Background: To map the patients’ journey from symptoms onset to treatment initiation for the most frequent histological types of lung cancer in Greece and describe the initial treatment that patients receive.
Methods: The primary data source was a Greek hospital-based registry. Demographic, anthropometric, lifestyle, and diagnostic-related characteristics as well as treatment-related data were extracted from the registry for patients diagnosed with Adenocarcinoma, Squamous and Small Cell Lung Cancer (SCLC). The time intervals from symptoms onset to diagnosis (StD), diagnosis to treatment initiation (DtT), symptoms onset to treatment initiation (StT) and surgery to post-surgery treatment (SRGtT) were estimated.
Results: 231, 120 and 122 patients were diagnosed with Adenocarcinoma, SCLC and Squamous, respectively. The percentage of patients diagnosed at stage III/IV ranged from 75% in Adenocarcinoma to 97.5% in SCLC (p < 0.001). The median (IQR) StD was 52 (28-104) days and no difference was detected across the three histological types (p = 0.301). Cough as first symptom was the only determinant of StD (p = 0.001). The median (IQR) DtT was 23 (13-36) days, with this time interval being shorter among patients with SCLC compared to patients with Adenocarcinoma and Squamous (p < 0.001). The median (IQR) StT was 81 (51-139) days. Almost one third of patients with Adenocarcinoma and Squamous were subjected first to surgery and the median (IQR) SRGtT was 42 (34-55) days.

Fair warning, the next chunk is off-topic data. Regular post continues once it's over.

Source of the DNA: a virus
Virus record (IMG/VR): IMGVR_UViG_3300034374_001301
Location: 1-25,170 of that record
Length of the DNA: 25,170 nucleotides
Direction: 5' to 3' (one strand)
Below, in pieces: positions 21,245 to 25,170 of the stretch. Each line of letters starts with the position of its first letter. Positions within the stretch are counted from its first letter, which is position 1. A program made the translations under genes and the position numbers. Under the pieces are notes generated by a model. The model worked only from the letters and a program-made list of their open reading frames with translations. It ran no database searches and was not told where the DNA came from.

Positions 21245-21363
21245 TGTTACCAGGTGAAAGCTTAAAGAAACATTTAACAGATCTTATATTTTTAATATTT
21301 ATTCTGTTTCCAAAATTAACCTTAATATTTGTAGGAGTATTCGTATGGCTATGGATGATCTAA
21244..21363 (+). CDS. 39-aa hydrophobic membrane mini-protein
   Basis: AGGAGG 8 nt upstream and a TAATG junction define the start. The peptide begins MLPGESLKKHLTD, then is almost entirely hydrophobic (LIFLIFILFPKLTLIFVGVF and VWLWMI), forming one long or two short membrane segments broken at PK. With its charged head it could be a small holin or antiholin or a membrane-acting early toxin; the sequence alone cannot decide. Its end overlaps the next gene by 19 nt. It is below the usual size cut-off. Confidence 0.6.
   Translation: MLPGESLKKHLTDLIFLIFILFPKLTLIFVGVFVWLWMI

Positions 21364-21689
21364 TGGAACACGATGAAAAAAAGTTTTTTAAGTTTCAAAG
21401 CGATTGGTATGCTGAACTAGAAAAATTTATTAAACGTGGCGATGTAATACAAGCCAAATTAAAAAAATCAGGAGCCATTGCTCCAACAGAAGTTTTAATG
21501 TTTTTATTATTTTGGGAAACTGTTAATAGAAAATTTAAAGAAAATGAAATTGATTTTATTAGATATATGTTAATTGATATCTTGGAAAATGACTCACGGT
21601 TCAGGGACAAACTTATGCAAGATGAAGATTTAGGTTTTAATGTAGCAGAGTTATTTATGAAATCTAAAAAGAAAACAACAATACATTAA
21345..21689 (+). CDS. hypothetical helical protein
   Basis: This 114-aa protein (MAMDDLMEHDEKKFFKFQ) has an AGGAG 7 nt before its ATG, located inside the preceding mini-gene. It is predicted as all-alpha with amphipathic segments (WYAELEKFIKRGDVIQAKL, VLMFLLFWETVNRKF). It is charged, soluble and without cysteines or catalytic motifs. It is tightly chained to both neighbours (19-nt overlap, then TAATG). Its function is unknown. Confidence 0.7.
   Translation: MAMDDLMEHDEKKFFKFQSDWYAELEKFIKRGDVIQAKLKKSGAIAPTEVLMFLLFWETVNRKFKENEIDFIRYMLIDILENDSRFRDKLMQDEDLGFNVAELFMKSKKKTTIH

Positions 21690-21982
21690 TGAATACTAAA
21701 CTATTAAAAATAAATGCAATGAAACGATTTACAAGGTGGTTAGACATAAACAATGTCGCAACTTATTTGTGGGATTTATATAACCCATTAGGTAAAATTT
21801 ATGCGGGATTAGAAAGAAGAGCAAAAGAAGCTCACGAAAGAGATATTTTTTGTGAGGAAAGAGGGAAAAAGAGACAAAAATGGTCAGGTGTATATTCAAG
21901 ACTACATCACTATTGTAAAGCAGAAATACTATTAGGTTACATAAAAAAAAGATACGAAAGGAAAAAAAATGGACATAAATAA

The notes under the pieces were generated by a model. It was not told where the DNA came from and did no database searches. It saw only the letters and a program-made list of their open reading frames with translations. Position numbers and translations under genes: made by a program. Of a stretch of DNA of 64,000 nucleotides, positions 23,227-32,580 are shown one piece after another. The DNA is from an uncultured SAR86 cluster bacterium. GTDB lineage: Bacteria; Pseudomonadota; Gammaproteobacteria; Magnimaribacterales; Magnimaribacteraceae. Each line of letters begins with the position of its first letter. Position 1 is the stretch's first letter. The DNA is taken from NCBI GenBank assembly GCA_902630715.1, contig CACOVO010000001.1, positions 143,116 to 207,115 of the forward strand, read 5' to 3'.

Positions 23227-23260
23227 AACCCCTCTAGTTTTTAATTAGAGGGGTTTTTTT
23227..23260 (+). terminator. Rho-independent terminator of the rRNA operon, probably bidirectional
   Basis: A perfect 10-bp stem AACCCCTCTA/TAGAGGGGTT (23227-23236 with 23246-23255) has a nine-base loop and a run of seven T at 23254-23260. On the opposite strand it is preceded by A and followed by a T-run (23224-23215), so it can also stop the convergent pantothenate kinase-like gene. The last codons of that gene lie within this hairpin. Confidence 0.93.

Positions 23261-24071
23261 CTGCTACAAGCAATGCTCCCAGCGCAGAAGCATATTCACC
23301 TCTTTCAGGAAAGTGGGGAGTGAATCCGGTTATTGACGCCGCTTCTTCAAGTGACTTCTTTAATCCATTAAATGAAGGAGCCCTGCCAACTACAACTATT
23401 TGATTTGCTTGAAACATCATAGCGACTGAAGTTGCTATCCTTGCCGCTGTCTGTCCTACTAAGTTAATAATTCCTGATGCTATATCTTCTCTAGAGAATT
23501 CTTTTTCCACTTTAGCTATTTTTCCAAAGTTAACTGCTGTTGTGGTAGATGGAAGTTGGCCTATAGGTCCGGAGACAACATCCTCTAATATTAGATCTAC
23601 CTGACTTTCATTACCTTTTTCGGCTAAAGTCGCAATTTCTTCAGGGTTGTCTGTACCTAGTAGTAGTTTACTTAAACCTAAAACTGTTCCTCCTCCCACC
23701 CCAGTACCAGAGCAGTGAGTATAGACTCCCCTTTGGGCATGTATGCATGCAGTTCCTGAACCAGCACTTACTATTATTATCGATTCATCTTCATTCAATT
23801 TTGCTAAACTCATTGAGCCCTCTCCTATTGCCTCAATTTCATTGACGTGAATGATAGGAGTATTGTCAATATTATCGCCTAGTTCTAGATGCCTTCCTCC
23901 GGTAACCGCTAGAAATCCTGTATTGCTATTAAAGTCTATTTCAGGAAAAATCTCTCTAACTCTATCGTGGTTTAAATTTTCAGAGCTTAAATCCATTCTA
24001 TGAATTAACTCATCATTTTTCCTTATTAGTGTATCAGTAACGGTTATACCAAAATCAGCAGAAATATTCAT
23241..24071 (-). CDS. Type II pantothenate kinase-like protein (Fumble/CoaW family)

Conclusions: Our results indicate that time interval from symptoms onset to treatment initiation in Greece is substantially prolonged, highlighting the need for strategies to expedite lung cancer diagnosis and access to evidence-based treatment.